Florida’s NCH Healthcare System Agrees to Pay $5.5 Million to Settle Common Law Allegations for Impermissible Medicaid Donations | OPA

Irina Baranova

NCH Healthcare System (NCH), which operates two hospitals in Collier County, Florida, has agreed to pay the United States $5.5 million to resolve allegations that it made donations to local units of government to improperly fund the state’s share of Medicaid payments to NCH. 

The Florida Medicaid program provides medical assistance to low-income individuals and individuals with disabilities, and is jointly funded by the federal and state governments. Under federal law, Florida’s share of Medicaid payments must consist of state or local government funds, and not “non-bona fide donations” from private health care providers, such as hospitals. A non-bona fide donation is a payment — in cash or in kind — from a private provider to a governmental entity that is then returned to the private provider as the state share of Medicaid. The private provider’s donation triggers a corresponding federal expenditure for the federal share of Medicaid, which is also paid to the private provider. This unlawful conduct causes federal expenditures to increase without any corresponding increase in state expenditures, since the state share of the Medicaid payments to the provider comes from and is returned to the provider. The prohibition of this practice ensures that states are in fact paying a share of Medicaid payments and thus have an incentive to curb Medicaid costs and prevent unnecessary services.  

The United States alleged that, between October 2014 and September 2015, NCH made improper, non-bona fide donations by: (1) providing free nursing and athletic training services to the Collier County School Board; and (2) assuming and paying certain of Collier County’s financial obligations. Both types of donations were designed to increase Medicaid payments received by NCH, without any actual expenditure of state or local funds. In particular, NCH’s donations freed up funds for the county and school board to make payments to the State as the state share of Medicaid payments to NCH. This state share was “matched” by the federal government before being returned to NCH as Medicaid payments. The Medicaid payments NCH received were thus funded by the federal government and NCH’s own donations, in violation of the prohibition on non-bona fide donations.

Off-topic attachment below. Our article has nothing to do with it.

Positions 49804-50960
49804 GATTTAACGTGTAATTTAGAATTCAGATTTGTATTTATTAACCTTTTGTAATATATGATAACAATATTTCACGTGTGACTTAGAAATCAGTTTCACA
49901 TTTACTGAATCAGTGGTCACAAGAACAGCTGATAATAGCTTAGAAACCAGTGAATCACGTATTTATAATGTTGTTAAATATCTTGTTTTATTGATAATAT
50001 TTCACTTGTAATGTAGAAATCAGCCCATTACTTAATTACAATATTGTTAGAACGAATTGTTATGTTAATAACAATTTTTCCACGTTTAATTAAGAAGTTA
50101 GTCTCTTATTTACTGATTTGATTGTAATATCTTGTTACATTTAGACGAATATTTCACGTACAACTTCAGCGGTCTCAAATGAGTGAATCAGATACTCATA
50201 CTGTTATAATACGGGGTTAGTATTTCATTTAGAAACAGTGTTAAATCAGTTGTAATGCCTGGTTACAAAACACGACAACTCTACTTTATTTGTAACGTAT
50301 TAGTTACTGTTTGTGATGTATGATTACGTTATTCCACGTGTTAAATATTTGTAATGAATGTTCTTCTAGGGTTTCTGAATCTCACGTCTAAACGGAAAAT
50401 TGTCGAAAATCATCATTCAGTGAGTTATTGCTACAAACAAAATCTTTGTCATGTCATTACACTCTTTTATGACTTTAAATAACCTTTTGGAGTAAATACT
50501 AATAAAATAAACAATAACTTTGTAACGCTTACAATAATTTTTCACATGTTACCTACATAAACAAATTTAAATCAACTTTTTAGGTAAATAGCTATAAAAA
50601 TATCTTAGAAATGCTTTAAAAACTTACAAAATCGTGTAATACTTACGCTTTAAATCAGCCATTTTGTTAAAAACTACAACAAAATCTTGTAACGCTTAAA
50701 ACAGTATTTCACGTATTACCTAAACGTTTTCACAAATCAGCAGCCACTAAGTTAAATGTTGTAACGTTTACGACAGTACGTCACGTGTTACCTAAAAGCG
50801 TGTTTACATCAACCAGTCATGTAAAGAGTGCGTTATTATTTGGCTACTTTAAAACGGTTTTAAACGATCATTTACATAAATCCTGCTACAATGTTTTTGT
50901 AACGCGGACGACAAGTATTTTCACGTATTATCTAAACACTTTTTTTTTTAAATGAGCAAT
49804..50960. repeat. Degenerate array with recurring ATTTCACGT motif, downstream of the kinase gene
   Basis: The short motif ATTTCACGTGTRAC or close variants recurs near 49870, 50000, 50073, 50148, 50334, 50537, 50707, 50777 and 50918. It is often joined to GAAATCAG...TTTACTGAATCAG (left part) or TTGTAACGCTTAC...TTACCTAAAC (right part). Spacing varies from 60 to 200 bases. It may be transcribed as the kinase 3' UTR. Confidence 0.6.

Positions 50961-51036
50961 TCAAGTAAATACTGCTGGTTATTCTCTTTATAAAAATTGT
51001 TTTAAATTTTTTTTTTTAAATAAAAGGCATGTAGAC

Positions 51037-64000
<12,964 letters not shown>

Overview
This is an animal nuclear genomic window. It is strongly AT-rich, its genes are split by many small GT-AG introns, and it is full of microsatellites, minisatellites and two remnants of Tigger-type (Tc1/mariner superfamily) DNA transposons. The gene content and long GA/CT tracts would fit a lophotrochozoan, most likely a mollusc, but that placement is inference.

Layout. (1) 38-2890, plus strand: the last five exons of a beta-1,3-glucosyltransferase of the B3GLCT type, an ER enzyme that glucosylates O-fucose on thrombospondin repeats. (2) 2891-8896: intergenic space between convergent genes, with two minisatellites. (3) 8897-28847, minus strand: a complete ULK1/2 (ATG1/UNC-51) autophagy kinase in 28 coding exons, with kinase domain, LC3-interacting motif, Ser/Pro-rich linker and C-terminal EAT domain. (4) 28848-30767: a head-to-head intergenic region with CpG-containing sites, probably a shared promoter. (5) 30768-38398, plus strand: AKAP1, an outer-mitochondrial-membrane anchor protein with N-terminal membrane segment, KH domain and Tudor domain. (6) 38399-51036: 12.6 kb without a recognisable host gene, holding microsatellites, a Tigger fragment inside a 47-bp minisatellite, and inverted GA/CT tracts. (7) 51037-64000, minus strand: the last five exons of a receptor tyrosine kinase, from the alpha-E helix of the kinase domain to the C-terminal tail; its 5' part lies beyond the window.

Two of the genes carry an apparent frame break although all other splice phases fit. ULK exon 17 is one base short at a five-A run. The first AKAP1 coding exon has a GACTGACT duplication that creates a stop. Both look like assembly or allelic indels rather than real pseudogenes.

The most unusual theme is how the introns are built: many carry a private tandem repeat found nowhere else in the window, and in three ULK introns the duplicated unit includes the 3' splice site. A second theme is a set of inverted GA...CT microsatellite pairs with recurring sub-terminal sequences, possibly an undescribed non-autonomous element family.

“States and local units of government must use their own money when seeking federal Medicaid matching funds to help ensure that Medicaid payments are determined by beneficiaries’ medical needs rather than donations by hospitals or other health care providers,” said Acting Assistant Attorney General Brian M. Boynton of the Justice Department’s Civil Division. “When private parties violate the rules by making improper donations to fund the state share of Medicaid, they endanger the integrity of the Medicaid program.”

“Millions of Floridians depend on the Medicaid Program for medical care and related services,” said U.S. Attorney Roger B. Handberg for the Middle District of Florida. “This settlement underscores our commitment to protecting the integrity of the Medicaid program by ensuring that government funds are legally obtained and used for their intended purposes.” 

The resolution obtained in this matter was the result of a coordinated effort between the Justice Department’s Civil Division, Commercial Litigation Branch, Fraud Section, and the U.S. Attorney’s Office for the Middle District of Florida, with assistance from the U.S. Department of Health and Human Services Office of Inspector General.

The matter was handled by Fraud Section Attorneys Alison B. Rousseau and Jonathan T. Thrope and Assistant U.S. Attorney Carolyn B. Tapie.

The claims resolved by the settlement are allegations only and there has been no determination of liability.

https://www.justice.gov/opa/pr/florida-s-nch-healthcare-system-agrees-pay-55-million-settle-common-law-allegations

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